Andy Giesler released his debut during the summer of 2019, but it didn’t hit my radar until it made the semifinals of this year’s Self-Published Fantasy Blog-Off. While it was not chosen as a finalist, I found its review more intriguing than the book chosen out of that semifinal group, so I decided to give it a shot. A few hundred pages later, I found myself wondering how it didn’t pick up more momentum–The Nothing Within is outstanding.
The Nothing Within falls into that weird space between subgenres where it feels like a fantasy story but the reader can see that many of the ostensible fantasy elements are science in disguise. The main story is told by Old Root, a itinerant storyteller, who regales her audience with tales from her life–from age seven to twenty-three, skipping as needed–interspersed with journal entries (also written in first-person) from long ago Ruth Troyer and a handful of folk tales and third-person passages from other side characters. The world, as Root knows it, is thus:
The World That Is is a great circle. Within its circle we have troubles aplenty, but we have weavers to guide us and shepherds to protect us.
Around the edge of the World That Is lies the Void. A void dug by the Wrathful Spirits so very long ago. A void as broad as a great village and filled with churning waters far below.
And beyond the Void is the World That Was. We cannot go to the World That Was. We would not go even if we could. It is the endless village of Gebohra Muerta, who loves us more than she loves herself, and who would destroy us if she could.
What the reader knows, that the first-time listeners among Root’s audience does not know, is that The World That Is contains the only known survivors of a technological apocalypse more than a thousand years prior. An Amish community in north central Ohio, along with a handful of others that they took in, built a community of farmers and craftspeople, with a strict aversion to technology and walled towns to protect against roving chimeras. The reader knows this because Ruth Troyer’s journal entries take place during the 22nd century, right in the thick of the apocalypse. These journal entries give the audience context for Root’s own story of growing up blind and inquisitive in a world uncomfortable with difference and investigation, learning about the Nothing and how it threatens her world.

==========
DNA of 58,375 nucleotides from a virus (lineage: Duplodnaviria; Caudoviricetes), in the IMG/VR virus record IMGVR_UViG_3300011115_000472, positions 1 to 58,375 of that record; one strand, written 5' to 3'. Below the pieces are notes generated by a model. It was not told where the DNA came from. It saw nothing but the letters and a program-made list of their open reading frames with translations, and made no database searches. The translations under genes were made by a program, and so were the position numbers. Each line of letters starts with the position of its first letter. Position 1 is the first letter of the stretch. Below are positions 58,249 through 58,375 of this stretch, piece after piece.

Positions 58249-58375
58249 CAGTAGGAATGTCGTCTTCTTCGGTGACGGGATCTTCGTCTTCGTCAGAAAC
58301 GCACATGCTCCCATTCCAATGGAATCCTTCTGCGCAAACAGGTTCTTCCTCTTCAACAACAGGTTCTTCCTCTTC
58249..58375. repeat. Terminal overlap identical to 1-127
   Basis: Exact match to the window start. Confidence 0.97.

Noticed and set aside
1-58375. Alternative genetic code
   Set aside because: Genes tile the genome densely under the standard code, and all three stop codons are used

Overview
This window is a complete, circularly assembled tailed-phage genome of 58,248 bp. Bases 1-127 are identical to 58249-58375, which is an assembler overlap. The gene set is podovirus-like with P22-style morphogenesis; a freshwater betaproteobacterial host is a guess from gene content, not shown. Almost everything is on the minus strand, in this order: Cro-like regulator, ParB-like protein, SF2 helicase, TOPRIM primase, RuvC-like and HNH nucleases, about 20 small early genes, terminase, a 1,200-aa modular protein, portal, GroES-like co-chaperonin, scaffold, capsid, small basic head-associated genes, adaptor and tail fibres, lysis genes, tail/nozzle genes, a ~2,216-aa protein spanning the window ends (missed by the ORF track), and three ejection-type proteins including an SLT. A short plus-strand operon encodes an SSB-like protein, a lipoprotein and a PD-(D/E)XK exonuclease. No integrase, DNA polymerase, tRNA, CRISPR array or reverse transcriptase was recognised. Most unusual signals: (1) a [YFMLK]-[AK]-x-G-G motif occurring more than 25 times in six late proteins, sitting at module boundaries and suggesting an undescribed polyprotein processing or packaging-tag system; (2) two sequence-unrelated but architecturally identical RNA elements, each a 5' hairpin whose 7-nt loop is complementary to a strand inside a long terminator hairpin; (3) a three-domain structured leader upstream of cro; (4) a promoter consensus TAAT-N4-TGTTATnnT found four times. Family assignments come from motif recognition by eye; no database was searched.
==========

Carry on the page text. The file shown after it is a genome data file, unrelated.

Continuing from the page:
I found the premise plenty intriguing–you don’t see many rural dystopias–but it was the narration that sold me. The oral storyteller narration style won’t work for everyone, but I found Root’s voice so distinctive and compelling that I was fascinated from the very beginning. It takes a while for the pieces to start to fall into place and for the reader to understand the shape of the conflict in the main storyline, but the quality of Root’s storytelling carries the narrative smoothly through the background of her life and world. Furthermore, the selections from Ruth Troyer’s journal provide just enough drips of information to fill in the gaps, while sketching Ruth as a dynamic character in her own right.